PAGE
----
Tag Archives: Music

Erasmus+ Mobility visit to University of Wuppertal – Kirsty Devaney

Kirsty Devaney reflects on her Erasmus+ visit to the University of Wuppertal earlier this year. 

On the 12th-14th May I was able to visit the beautiful location of University of Wuppertal in Germany as part of Erasmus+ :

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This visit was part of an ongoing research relationship regarding composing in music education with lecturer Annette Ziegenmeyer.

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Campaigning for Creativity and Composing

Unlike in England where composing in classroom plays a fundamental role in secondary education:

‘Considerably more time is spent on composing than other musical processes within a typical Key Stage 4 music classroom’ (Savage and Fautley, 2011: 142)

School composing in Germany is not a practice that is imbedded. Annette mentioned that the influence of the likes of John Paynter (https://en.wikipedia.org/wiki/John_Paynter_(composer)) and other composer-educators, did not take place in Germany. Instead music lessons focus on the “replication” and “reproduction” of other music, rather than students creating their own music. Annette, who was a music teacher and composes herself, felt that this lack of creative music making was missing in music education and since started to campaign for composing in schools.

Earlier this academic year, Annette came to Birmingham to investigate how music education, and composing, is done in England:

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I organised observations in a range of schools, including whole class instrumental lessons, to meet with music educators at the university and the Conservatoire, and to discuss her research to others in the BCU music education research community. She was keen that I come and visit her in Germany to see how music education differs and to share my thoughts and research to her colleagues and students.

During my short visit I was able to visit a secondary school and observe music taking place in the classroom. Unlike when Annette visited and she had asked to see composing taking place, Annette warned me that due to composing being so rare, it was unlikely I would be able to observe any composing. The lesson I observed focused on learning to play a popular song using instruments. The informal approach felt it had roots in the Musical Futures (https://www.musicalfutures.org/) movement: the students had selected the song, they worked in friendship groups and the teacher allowed them to just come into the lesson and start practicing and playing rather than outlining the key objectives. Although an interesting approach, students were not able to deviate away from what was being taught. Some of the boys, who were clearly disengaged playing pitched percussion, seemed to be bored playing straight crotchet beats and when they varied the rhythms were told they were getting in wrong.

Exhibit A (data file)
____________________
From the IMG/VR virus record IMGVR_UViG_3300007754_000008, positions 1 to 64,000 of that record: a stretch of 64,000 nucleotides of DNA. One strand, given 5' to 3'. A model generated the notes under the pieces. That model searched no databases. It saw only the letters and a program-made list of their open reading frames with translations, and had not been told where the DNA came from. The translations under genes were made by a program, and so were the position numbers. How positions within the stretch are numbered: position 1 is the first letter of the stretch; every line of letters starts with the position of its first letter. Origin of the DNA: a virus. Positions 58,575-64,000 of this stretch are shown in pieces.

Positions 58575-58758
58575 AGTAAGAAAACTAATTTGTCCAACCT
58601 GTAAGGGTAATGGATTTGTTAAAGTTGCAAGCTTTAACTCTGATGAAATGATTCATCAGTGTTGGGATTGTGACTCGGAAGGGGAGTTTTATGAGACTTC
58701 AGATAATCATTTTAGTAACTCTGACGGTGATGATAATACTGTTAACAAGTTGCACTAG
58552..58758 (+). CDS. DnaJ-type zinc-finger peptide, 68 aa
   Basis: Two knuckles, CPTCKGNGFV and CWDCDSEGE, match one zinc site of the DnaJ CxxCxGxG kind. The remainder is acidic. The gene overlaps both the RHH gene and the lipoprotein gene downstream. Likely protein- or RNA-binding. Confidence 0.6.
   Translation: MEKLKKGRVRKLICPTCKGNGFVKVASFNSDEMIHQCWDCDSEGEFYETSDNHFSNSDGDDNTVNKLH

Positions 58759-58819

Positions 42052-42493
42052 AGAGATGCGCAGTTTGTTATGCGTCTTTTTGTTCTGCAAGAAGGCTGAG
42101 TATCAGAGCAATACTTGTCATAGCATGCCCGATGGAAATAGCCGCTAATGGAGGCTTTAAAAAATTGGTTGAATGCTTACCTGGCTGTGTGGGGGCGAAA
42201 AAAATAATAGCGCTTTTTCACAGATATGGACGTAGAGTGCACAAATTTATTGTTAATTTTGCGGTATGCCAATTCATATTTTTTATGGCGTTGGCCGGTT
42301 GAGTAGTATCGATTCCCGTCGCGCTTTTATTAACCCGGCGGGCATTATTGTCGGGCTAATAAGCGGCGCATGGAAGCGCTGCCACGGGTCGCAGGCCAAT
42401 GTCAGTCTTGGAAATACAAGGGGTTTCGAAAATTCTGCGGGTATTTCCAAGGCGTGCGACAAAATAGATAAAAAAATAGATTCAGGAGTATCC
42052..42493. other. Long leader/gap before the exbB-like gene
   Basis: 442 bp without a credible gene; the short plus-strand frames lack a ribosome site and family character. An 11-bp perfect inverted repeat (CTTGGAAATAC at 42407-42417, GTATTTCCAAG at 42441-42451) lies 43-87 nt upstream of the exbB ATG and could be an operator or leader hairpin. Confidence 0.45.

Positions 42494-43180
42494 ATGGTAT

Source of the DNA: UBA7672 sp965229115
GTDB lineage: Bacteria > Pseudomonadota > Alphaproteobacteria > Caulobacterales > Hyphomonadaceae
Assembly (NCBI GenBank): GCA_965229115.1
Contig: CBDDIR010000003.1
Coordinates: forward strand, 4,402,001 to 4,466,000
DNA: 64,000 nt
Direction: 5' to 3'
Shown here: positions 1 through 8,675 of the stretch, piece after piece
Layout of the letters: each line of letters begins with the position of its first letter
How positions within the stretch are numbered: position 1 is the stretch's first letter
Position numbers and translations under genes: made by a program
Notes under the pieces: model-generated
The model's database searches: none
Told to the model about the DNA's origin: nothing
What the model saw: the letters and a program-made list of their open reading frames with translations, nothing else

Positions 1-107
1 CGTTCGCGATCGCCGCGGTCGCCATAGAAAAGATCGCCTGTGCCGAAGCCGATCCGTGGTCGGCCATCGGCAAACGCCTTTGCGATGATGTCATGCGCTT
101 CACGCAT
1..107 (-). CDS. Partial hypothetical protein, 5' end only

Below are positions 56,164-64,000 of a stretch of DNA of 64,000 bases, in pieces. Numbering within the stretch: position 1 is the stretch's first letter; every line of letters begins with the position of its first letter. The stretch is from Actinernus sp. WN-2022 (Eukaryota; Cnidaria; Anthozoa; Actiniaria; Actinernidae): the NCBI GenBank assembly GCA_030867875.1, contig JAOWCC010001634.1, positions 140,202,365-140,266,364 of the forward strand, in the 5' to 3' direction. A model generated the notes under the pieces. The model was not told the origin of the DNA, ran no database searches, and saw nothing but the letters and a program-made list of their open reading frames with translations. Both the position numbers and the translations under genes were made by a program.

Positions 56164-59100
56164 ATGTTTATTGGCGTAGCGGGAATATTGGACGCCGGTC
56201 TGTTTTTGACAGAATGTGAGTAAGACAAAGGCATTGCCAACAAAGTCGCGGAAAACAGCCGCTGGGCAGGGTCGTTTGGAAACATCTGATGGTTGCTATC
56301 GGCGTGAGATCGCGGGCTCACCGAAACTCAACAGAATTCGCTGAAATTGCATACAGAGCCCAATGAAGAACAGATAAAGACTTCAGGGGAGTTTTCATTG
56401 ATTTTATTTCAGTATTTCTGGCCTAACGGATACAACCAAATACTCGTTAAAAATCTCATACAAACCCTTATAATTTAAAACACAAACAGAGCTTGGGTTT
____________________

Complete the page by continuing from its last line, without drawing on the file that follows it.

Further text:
“Baggage”

I gave a lecture to trainee music teachers on composing, getting them to reflect on what composing means and how to support it in the classroom:

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Annette had mentioned that the word “composing” was very rarely used, if at all in music education due to the historical connotations and “baggage” of the word. Discussions were engaging and thought provoking with one student asking if Ed Sheeran was a composer. It was clear that this more open and inclusive approach to composing being possible for all students, and being about making decisions and being creative was new to them. Similarly, perceptions and beliefs about composers were discussed in my PhD thesis, concluding that 3 main beliefs were present in students and teachers. These were the belief that the word “composer” worked only in relation to composing as:

  1. A profession (earning money)
  2. An out-dated practice
  3. A creative genius

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Comparison Study

The rest of the visit involved meetings and discussions about future research. The first direction Annette was keen to pursue was to conduct a survey to investigate current composing provision and teaching in schools.  After showing her my own composing survey (https://www.ism.org/advice/research-into-teachers-attitudes-towards-a-level-composing-released) , and the survey conducted by Savage and Fautley (2011), we identified three main research questions:

  1. How much composing is taking place in schools?
  2. What is taking place?
  3. What beliefs and perceptions are held by teachers regarding composing, composers and composing teaching?

Some of these questions have been asked in the England through research, but for Germany Annette felt this was a first. In conducting the survey we hope to be able to do a comparison study and present initial findings together at European and International conferences in the future. Developing good practice and resources for music teachers is another main stage for Annette and her team.  Overall there was a sense that there was a huge amount of work to be done to promote composing as an inclusive and beneficial aspect of a well rounded and creative musical education, but both Annette and others on her team seem passionate and being at the start of this creative revolution is a very exciting position to be in!